While some of us were bingeing Netflix shows and baking sourdough during quarantine, Justina Blakeney wrote a whole dang book. Jungalow: Decorate Wild, out now, distills the designer’s signature “Moroc-Cali” style moves into five elements: mixing styles, colors, patterns, natural elements, and imagination. By visiting all the places she’s lived, from Florence, Italy, to Brooklyn to her bungalow in Los Angeles, the 272-pager explains how to find your own colors, seek patterns out in nature, and bring the outdoors in, whether you’re in a villa in Jodhpur, India, or a one-bedroom apartment in NYC. Here are a few of the insights that have us rethinking our interiors.
The Right Palette for the Right Person
Most of all, Blakeney’s book is about breaking down the conventions of design—the biggest one being color. Rather than advising readers to throw caution to the wind, she recommends finding “your colors” by looking at your passions outside home. For the author it might mean saturated blues and creamy sage greens, which remind her of Morocco, but that’s not the case for everyone. Blakeney suggests closing your eyes and going to a happy place. “Do you love Joshua Tree National Park, autumn, and your gold jumper? Maybe you long for a space colored with deep red and terracotta, or accents of gold and green,” she explains. “Or maybe you’re more of a winter wonderland type, who loves snowy mountains and off-white cable-knit sweaters. In that case you might prefer a space with a palette of whites, creams, and silvers.”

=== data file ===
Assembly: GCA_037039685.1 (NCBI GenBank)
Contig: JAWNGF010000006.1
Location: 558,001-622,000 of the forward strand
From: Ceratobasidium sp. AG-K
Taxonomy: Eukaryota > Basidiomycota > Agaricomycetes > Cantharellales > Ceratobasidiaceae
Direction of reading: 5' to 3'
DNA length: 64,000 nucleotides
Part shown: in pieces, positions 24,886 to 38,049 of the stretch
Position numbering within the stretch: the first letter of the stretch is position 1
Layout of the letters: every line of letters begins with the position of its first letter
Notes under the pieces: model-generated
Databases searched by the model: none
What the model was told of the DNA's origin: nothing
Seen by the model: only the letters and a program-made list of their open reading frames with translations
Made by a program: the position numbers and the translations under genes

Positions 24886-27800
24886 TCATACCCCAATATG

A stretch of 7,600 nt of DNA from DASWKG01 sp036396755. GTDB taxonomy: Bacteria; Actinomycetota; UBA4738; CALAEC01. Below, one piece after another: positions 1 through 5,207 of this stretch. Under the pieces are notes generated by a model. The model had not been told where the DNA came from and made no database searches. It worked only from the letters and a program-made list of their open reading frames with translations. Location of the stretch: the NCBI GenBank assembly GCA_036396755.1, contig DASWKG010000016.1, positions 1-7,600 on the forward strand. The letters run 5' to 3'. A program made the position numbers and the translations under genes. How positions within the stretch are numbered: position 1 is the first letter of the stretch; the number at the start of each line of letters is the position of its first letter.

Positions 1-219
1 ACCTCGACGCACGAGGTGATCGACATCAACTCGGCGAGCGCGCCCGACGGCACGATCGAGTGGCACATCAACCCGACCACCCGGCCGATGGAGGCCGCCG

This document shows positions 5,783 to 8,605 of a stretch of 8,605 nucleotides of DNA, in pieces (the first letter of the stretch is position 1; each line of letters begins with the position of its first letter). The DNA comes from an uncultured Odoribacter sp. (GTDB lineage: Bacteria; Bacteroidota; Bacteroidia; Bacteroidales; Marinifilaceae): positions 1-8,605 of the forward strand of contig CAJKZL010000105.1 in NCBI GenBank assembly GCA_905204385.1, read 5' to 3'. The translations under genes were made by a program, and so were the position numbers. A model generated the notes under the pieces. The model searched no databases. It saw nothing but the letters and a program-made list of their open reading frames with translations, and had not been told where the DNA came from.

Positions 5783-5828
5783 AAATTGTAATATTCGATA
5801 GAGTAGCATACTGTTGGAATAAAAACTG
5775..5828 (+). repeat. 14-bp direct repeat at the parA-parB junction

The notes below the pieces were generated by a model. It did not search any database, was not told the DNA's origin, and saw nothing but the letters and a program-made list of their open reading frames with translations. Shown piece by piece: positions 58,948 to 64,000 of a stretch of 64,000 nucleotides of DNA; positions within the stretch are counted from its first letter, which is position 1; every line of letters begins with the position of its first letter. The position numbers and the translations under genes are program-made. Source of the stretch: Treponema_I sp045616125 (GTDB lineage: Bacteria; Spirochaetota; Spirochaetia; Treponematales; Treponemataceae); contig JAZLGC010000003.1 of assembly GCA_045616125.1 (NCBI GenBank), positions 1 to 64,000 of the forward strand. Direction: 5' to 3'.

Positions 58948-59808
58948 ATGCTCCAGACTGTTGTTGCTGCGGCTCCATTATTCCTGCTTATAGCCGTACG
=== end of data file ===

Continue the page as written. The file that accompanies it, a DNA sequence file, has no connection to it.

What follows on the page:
The Best Patterns Come Naturally
Rather than combing through Pinterest for the perfectly patterned blanket, try exploring your nearby nursery. Plants have boasted naturally occurring dots or stripes long before any textile was painted with one. Begonias, Song of India, and caladium all feature unique patterns on their leaves, from squiggly lines to lattice grids, that break up a blank wall, not to mention bring some mood-boosting nature into your apartment.
If You Can’t Find a Pattern, Make It
For layouts without the natural light to support plants—or just people lacking a green thumb—Blakeney suggests dressing up walls with decoupaged pages from nature magazines. Blank peel-and-stick wallpaper costs just over $30 on Amazon, and vintage National Geographic issues can be bought in bundles on eBay for cheap. Armed with a can of spray adhesive and some scissors, the DIY can be a fun afternoon—Blakeney did this project in a hallway with the help of her 7-year-old daughter, Ida.
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